You might also consider testing the switch with a small sample of customers. This helps catch issues early, and might indicate the need for grandfather discounting or other compensations (which have their own disadvantages). Whatever you decide, even if testing goes well, give your customers plenty of time to accept the changes so they can find alternatives if necessary.
Going from free to paid needn’t be as frightening as it sounds. You don’t need a free version, but it helps to incentivize people early on in the buyer’s journey. You might also consider a free trial that gives people a taste of the true power of your offering. Once you’ve established who benefits from your service and where your value lies, a fair and competitive price will boost revenue without scaring away customers.
Chapter 6: How to reduce customer acquisition costs with SEO
SEO (search engine optimization) helps drive organic traffic to your website. If you attract the right people, you can convert that traffic into paying customers without shelling out a fortune on ads. If you’ve recently acquired a business that has never taken SEO seriously, you’re potentially sitting on a gold mine.
However, rising to the top of SERPs (search engine results pages) is a challenge when you have thousands of other businesses competing for the same spot. To beat them and stand a chance of reducing your acquisition costs, you need to understand your target market and the search engines themselves. Only then can you devise a strategy that turns you into a customer magnet.
But first – what is SEO, really?
SEO is ostensibly about optimizing your digital presence so it appears at or near the top of SERPs. In reality, it’s about understanding your customers’ problems and then presenting yourself as the best possible solution to those problems. It’s not about wildly stuffing keywords on your website or blog, but becoming an authority on topics your customers care about.
“Google ranking systems are designed to … sort through hundreds of billions of webpages in our Search index to find the most relevant, useful results in a fraction of a second, and present them in a way that helps you find what you’re looking for.”
How Search algorithms work, Google, https://www.google.com/search/howsearchworks/algorithms/
Google handles over 75% of web traffic and its search algorithm is designed to give users the best possible experience. If SEO were just about publication volume or keyword density, the internet’s biggest search engine would fail – the algorithm would be too easy to game, leaving users exposed to unscrupulous businesses, scammers, and worse.
So, how do you do SEO well?
An SEO strategy that reduces CAC
A good SEO strategy is one that attracts traffic that converts, reducing your customer acquisition costs and boosting revenue. The good news is that SEO is cheap. You don’t need an expert and you don’t need expensive software, just a clear strategy you can track and refine as time goes on. Everything else – keyword tools and the like – are mostly free.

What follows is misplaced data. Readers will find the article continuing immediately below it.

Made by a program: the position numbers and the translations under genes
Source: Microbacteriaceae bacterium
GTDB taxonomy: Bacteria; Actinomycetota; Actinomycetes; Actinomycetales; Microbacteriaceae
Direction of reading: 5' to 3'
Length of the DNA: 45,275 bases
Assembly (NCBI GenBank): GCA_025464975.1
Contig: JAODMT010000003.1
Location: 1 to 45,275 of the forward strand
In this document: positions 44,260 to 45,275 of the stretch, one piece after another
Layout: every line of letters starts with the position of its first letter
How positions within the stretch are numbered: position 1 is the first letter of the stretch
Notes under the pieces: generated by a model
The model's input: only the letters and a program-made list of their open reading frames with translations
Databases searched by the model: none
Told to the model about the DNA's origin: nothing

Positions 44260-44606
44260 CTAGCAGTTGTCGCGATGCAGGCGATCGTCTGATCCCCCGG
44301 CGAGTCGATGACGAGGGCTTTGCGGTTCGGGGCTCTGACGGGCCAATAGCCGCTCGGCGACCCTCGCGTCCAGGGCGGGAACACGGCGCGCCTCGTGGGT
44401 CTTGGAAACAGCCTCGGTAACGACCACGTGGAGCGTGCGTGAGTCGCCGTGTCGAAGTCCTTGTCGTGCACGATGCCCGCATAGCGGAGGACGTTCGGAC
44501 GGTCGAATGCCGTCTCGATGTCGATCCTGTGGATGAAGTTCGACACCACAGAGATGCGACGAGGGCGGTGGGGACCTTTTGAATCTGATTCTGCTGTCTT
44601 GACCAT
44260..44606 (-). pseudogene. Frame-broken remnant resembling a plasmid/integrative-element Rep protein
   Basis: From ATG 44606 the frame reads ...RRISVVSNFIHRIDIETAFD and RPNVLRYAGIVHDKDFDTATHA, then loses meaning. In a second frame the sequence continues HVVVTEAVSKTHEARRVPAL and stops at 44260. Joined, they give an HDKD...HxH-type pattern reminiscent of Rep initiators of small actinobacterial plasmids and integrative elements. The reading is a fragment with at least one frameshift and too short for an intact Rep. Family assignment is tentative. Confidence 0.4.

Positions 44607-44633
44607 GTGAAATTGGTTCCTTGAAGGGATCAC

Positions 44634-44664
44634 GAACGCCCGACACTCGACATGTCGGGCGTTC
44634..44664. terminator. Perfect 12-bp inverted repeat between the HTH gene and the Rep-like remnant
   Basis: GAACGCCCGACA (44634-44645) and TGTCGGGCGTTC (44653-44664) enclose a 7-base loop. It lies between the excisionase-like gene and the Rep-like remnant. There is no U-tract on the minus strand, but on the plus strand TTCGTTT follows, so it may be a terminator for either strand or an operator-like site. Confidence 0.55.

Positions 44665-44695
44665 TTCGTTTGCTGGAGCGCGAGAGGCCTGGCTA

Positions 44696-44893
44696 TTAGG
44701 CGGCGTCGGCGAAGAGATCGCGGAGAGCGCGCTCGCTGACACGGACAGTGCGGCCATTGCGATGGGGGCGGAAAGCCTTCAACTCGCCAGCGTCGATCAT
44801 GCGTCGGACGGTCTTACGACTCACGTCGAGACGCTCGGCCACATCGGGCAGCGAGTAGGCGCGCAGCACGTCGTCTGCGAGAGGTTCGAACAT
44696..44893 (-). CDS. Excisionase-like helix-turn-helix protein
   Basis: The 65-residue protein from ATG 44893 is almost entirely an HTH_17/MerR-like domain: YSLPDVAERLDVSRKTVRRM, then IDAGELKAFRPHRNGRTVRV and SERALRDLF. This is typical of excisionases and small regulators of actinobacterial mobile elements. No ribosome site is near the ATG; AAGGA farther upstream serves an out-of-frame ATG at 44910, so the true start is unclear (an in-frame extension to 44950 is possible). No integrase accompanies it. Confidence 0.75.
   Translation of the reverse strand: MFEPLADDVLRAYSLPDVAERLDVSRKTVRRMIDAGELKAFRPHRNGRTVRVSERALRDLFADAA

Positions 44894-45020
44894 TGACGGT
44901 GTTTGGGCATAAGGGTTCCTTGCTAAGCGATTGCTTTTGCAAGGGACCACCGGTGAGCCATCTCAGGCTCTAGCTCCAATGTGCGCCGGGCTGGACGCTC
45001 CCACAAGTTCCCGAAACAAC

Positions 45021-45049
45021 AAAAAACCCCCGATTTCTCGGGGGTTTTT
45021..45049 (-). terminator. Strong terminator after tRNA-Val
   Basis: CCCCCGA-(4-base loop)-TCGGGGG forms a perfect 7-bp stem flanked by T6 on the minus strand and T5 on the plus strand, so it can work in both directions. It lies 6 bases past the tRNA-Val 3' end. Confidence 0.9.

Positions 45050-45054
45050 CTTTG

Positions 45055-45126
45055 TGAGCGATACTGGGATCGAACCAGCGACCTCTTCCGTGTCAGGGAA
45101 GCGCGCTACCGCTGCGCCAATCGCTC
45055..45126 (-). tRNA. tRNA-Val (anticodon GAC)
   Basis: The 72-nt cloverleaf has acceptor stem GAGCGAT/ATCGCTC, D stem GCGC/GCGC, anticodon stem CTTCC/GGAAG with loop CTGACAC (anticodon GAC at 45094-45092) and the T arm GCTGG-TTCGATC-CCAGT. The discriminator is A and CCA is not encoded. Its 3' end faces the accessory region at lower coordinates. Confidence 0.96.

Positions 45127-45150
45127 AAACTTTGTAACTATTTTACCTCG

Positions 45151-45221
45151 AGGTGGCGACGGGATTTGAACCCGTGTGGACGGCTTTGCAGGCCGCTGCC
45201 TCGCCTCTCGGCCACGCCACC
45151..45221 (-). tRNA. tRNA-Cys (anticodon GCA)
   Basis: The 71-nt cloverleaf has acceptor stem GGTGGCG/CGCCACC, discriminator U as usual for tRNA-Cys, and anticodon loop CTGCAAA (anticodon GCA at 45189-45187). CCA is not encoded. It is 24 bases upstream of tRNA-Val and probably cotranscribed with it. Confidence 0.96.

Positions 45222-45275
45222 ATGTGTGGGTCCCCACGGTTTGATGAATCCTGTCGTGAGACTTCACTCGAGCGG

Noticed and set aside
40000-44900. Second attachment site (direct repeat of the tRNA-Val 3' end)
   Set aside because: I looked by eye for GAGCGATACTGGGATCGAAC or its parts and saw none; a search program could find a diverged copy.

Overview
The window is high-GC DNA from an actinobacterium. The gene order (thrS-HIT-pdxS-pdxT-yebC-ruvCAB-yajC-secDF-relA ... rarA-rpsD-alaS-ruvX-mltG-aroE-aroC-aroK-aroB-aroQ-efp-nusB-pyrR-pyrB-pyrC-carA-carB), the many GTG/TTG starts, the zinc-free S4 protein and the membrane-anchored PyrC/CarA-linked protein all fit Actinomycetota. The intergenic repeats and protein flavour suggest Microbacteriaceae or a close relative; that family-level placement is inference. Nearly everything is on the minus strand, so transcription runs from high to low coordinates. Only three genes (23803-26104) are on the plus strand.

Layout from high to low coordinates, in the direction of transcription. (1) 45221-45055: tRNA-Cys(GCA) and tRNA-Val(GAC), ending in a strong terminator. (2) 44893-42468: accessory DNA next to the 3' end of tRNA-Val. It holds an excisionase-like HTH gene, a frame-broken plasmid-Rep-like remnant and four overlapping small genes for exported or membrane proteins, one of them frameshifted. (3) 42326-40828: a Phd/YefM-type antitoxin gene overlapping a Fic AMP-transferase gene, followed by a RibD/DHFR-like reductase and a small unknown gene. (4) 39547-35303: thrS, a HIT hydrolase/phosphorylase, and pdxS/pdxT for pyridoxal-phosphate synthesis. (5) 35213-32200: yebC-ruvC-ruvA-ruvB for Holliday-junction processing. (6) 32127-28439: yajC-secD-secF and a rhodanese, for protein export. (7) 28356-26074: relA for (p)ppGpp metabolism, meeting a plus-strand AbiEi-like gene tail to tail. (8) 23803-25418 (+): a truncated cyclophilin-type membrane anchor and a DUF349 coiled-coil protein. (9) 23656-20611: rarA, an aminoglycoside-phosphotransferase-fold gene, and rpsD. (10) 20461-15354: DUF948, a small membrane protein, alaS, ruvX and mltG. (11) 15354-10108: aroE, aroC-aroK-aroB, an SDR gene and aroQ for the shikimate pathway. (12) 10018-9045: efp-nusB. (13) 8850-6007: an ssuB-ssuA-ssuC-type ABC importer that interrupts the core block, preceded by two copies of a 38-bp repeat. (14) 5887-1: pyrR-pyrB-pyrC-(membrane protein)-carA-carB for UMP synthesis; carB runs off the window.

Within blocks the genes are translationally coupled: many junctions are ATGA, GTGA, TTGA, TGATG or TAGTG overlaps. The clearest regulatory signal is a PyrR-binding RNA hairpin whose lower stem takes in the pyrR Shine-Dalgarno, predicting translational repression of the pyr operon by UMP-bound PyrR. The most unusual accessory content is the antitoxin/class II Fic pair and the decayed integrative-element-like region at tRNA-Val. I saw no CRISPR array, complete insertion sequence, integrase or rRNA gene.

It would be beyond the scope of this blog to list all the things you might do to optimize your digital presence for Google Search. Google has already done this for you and better than I ever could. Instead, let’s think about your SEO strategy a little more broadly. If you’ve never undertaken SEO, it might all seem a bit overwhelming, so let’s think of SEO in two ways: passive and active.
Passive SEO is following Google’s instructions above. This mainly involves creating a site map, writing meta descriptions, page titles, and so on, and ensuring Google can compile data from your website. Think of it as creating the conditions for customers to find you.
Active SEO is ongoing work you do to stay relevant, meaningful, and helpful to your customers. The better you fulfill the need behind customers’ search queries, the better you’ll rank. As a result, active SEO changes with news, buyer behavior, competitor activity, and market trends. Let’s take a close look at how this works.
#1 Learn what your customers care about
To increase your chances of ranking highly on Google, you must understand what your target customers care about. In my previous business, Bizness Apps, we interviewed our customers, surveyed them, researched the market, read reviews and testimonials until we could think and talk like our customers. With that inside knowledge, we knew how to present ourselves as the best solution to our customers’ problems and in their language, too.
This also colors keyword research. You can match certain keywords to common frustrations, pain points, or problems and then rewrite your existing copy to springboard to the top of search results.
#2 Become an authority
It’s not enough to simply write about what you do. Think of all the tangential and associated issues your customers face. At Bizness Apps, we created mobile apps for small businesses and we produced content on every conceivable topic related to mobile marketing. You could say we wrote the book on it. The result was we were consistently in the top five results on Google whenever anyone asked a question related to mobile marketing.
When you add value by solving problems or giving advice in your field, your prospects come to respect you as an authority. So, too, will press and other entities that might link back to your site and increase its authority, which in turn, drives more traffic to you. And the more you help people, the likelier they are to buy from you.
#3 Create, share, and distribute
Active SEO is playing the long game. It can take 4-6 months before Google recognizes your work and you start clawing your way to the top. The trick here is to keep the momentum going. Create content to a strict schedule that spans different mediums and channels. Pitch guest posts to press, partners, and other publishing platforms. Appear on podcasts or start your own. Network and grow, harness social media to push your SEO agenda, and never pass up an opportunity to talk, write, or stream about your business.